As President-elect Donald Trump prepares to take the oath of office on Friday, I’m still troubled by even the most socially-liberal of his supporters suggesting I need to “relax.” That, as a gay man, I need not worry about a rollback of decades of hard-fought civil rights and acceptance under a Trump presidency.
The President-elect of course has been lauded by progressives on both sides of the aisle as the most LGBTQ-friendly presidential candidate in U.S. history. To be fair, Trump’s vow at last year’s Republican National Convention to protect our LGBTQ citizens from the “violence and oppression of a hateful foreign ideology” represented a sharp pivot from the “family rights forever, gay rights never” rhetoric of past GOP conventions. To a degree.
That’s because the President-elect’s personally-held views, however seemingly progressive they may be, have become largely irrelevant to ensuring the progress and protection of civil rights for LGBTQ citizens.
In a recent conversation with me, Sarah Warbelow, legal director at the Human Rights Campaign, explained that Trump “has put people with very different views in very powerful positions. Many of the people he has nominated have a long history of working against the basic civil rights of LGBTQ people.”
In the likes of Mike Pence, Betsy DeVos, Tom Price, Jeff Sessions, Ben Carson, among others, it would indeed appear that Trump has invited into his orbit some of the most staunchly anti-LGBTQ personalities in modern U.S. politics, who now stand to assume even greater roles of influence over the future of our rights.
“LGBTQ people are expressing their concerns about their families, their livelihoods, from all corners of the country,” Warbelow added. “We’re going to have to be vigilant. We’re going to have to fight.”
And with the Republican party now firmly in control of both houses of Congress, standing on what is perhaps its most anti-LGBTQ platform yet, the future of equality is in a most precarious position.
To be clear, Trump has not vowed to protect LGBTQ citizens from the hateful ideologies harbored here at home. Whether or not he will truly be a president for all Americans remains to be seen, but perhaps preoccupied by Twitter, he has missed every opportunity to begin healing the very divisions he exploited throughout the election.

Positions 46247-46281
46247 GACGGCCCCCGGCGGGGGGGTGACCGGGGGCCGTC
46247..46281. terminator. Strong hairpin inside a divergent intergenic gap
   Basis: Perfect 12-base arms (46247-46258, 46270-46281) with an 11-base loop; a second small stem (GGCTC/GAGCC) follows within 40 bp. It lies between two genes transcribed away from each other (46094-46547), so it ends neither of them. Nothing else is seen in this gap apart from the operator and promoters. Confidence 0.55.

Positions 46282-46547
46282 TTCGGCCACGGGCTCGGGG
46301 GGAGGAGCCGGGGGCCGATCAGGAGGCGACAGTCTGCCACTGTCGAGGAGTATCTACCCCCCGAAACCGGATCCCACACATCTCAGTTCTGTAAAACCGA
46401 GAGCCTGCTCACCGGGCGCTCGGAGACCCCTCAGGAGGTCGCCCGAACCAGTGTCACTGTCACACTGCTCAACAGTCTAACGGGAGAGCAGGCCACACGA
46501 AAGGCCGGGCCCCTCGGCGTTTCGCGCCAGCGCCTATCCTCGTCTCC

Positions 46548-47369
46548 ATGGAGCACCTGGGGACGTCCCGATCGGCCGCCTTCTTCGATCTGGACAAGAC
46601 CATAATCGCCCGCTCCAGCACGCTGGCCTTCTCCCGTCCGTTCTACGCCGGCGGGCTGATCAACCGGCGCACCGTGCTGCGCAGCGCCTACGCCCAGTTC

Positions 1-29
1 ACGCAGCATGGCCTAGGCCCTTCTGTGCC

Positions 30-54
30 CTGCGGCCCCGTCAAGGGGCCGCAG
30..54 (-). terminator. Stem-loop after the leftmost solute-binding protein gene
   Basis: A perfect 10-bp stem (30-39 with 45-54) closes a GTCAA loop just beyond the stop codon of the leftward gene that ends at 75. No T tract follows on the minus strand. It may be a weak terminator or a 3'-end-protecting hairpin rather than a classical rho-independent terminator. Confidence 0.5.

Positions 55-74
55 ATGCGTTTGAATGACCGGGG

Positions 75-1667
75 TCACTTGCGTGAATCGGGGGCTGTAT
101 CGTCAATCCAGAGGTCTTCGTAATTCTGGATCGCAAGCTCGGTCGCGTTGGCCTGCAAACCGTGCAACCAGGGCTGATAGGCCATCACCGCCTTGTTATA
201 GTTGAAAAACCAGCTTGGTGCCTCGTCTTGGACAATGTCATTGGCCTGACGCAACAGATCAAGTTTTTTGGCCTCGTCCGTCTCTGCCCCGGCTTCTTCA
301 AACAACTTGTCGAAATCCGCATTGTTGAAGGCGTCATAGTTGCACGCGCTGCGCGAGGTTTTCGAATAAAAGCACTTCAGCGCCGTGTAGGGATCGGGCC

Seven months ago, we witnessed the worst mass shooting in modern U.S. history unleashed against the LGBTQ community. In my column for USA Today in days following that tragedy, I asserted my belief that such violence was a consequence of marrying bigotry with policy. At that point, we had already seen more than 200 bills proposed in 2016 alone seeking the marginalization of millions of LGBTQ Americans.
So, I will not relax as we observe the elevation of bigots to the nation’s highest offices, poised to further advance intolerant and hurtful interests euphemized as “religious liberty” or “pro family.”
The U.S. is not a theocracy, and we should not yield to those who choose to discriminate against anyone based on beliefs cherry-picked from whatever brand of religion they subscribe to. To those who look upon the LGBTQ community with such disdain, I offer you a friendly reminder to love thy neighbor.
To the lawmakers legislating away the rights and dignity of their LGBTQ constituents, I offer you a challenge. Sit and speak with the parents who have buried their LGBTQ sons and daughters lost to suicide, having sought death as relief from a life believing they would never be equal and from the torment of bullies whose hostility was legitimized by the homophobia stoked in your bills. What will “pro family” mean to you then?
To the President-elect, a demand that you keep your word and be a president for all Americans. It will require you to castigate bigotry where you see it – not just in extremist ideology abroad, but here and even in those you yourself have tapped to lead the nation, and to vigorously oppose any scheme to disparage LGBTQ citizens. You can start by reneging on your support of the First Amendment Defense Act as it’s currently written as a welcome mat to LGBTQ discrimination.
And to those who have fought so hard to get where we are today, or merely fought to keep your chin up in a world where the odds are stacked against you, have hope, but keep fighting. We will do whatever it takes to keep moving forward.
John Allyn Welch is a communications and public affairs strategist in Washington, D.C. Follow him on Twitter @JohnAWelch